Thursday, April 27, 2017

Capt. Denis Daly & Augustin Daly

Few people today know the story of John Augustin Daly (1838-1899), but in his day he dominated American theater. In addition to being a playwright and critic, he was a prominent theater manager who founded Daly's Theatre in New York City in 1879.

Augustin Daly

Daly's father, Captain Denis Daly, was born near Limerick, Ireland, in 1797. He was well educated, and as a young man obtained a position in the British navy. In 1838 Capt. Daly emigrated to America and established a lumber business in Plymouth, North Carolina. Augustin was born soon thereafter.In September, 1841, Captain Daly set sail in the Union, a vessel loaded with lumber. Augustin Daly's brother, Joseph Francis Daly, in his 1917 book, The Life of Augustin Daly, recounts what next transpired:

"Three weeks later a letter arrived telling of [Captain Daly's] death. It came from Captain Pike of Ocracoke, a small settlement at the inlet of the same name south of Cape Hatteras and situated upon the long sandy breastwork which forms the Atlantic coast of North Carolina and separates the waste of ocean from the inner waters known as Pamlico and Albemarle sounds. When detained by adverse winds or calms quite a fleet of outward bound vessels collects at the inlet, The coast had an evil reputation for wreckers and many stories were told of vessels lured on the breakers by false lights fastened to horses which were led up and down the sands. Upon receipt of the distressing communication our mother hastily left for Ocracoke taking with her a captain and two seamen for the Union as she was advised would be necessary. She set out with her infant son and a nurse by coach at four in the morning for Little Washington on Pamlico Sound, found a sloop ready to sail to Ocracoke, and reached it the same day. Captain Pike and his wife showed her every attention and gave her full particulars of all that had taken place. It was owing to light winds and calms that Captain Daly was three weeks in reaching Ocracoke from Plymouth. When his vessel arrived at the inlet he was found prostrated with fever and was taken ashore. Doctor Dudley of Portsmouth, twelve miles distant, was sent for but could not save him. He was interred in a plot set apart for burials in Captain Pike's garden. The ravages of wind and wave have devoured the shore line and buried the little cemetery beneath the waters of the Sound."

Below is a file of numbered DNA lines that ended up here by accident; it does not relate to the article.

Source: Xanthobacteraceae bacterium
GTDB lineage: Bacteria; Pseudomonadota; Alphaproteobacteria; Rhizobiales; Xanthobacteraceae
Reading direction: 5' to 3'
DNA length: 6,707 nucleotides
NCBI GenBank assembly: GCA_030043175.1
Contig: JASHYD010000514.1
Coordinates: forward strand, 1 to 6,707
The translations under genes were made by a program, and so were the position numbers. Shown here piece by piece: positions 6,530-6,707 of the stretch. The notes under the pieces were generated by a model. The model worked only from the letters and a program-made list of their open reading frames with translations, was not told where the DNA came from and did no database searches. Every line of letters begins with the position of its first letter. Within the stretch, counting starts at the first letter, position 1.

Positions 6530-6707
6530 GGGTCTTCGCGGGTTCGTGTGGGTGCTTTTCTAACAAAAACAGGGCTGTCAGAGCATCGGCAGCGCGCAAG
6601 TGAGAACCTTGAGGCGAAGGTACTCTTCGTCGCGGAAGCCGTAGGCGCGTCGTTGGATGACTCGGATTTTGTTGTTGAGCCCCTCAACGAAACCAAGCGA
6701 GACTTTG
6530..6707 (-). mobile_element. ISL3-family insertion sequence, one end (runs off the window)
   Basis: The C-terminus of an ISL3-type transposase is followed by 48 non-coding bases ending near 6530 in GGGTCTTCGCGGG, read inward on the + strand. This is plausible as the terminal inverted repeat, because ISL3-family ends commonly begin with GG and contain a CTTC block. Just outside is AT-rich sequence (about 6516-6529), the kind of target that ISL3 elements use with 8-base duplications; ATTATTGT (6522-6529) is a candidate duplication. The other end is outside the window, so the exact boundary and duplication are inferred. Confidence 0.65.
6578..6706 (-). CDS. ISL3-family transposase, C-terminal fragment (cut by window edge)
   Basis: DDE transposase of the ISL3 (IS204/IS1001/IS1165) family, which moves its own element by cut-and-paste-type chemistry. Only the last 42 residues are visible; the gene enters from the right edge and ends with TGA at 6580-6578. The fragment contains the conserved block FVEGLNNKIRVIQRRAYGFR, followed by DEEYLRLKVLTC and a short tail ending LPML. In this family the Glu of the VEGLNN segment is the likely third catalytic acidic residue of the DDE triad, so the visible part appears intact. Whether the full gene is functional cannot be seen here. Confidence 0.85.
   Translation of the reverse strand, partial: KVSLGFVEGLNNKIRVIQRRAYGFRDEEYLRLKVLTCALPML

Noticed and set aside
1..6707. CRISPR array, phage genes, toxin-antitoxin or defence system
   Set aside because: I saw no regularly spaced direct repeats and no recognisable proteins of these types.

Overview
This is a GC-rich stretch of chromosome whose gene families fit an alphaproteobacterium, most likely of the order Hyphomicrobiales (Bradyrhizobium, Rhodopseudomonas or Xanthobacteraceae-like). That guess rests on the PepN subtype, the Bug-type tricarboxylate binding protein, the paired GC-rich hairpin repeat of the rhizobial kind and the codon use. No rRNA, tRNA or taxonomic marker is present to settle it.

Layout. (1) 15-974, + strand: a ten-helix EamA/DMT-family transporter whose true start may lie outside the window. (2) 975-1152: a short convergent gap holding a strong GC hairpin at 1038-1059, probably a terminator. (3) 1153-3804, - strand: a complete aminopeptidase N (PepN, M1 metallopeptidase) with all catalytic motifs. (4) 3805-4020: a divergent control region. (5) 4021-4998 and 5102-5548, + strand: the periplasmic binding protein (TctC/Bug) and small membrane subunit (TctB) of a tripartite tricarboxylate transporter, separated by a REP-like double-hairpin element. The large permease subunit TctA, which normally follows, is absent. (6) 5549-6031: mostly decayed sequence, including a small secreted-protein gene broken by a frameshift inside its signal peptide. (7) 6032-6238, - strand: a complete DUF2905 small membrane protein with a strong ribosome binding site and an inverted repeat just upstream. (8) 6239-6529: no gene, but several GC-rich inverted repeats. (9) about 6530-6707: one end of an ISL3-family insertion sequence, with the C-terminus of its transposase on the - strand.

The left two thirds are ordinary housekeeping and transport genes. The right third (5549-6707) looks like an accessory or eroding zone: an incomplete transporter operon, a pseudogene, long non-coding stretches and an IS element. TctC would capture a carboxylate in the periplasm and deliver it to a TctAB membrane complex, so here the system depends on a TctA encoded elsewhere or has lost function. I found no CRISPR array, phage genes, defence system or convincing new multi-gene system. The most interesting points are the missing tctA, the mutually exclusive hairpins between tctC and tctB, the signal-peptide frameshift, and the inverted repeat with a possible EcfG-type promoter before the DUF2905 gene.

Captain John Pike's home, store, and garden were located somewhere along the soundside shore in the vicinity of the present-day NPS Visitors Center and parking lot.

This month's Ocracoke Newsletter is the entertaining story of Calvin Wilkerson and his Condomed Nautilus. You can read it here:  

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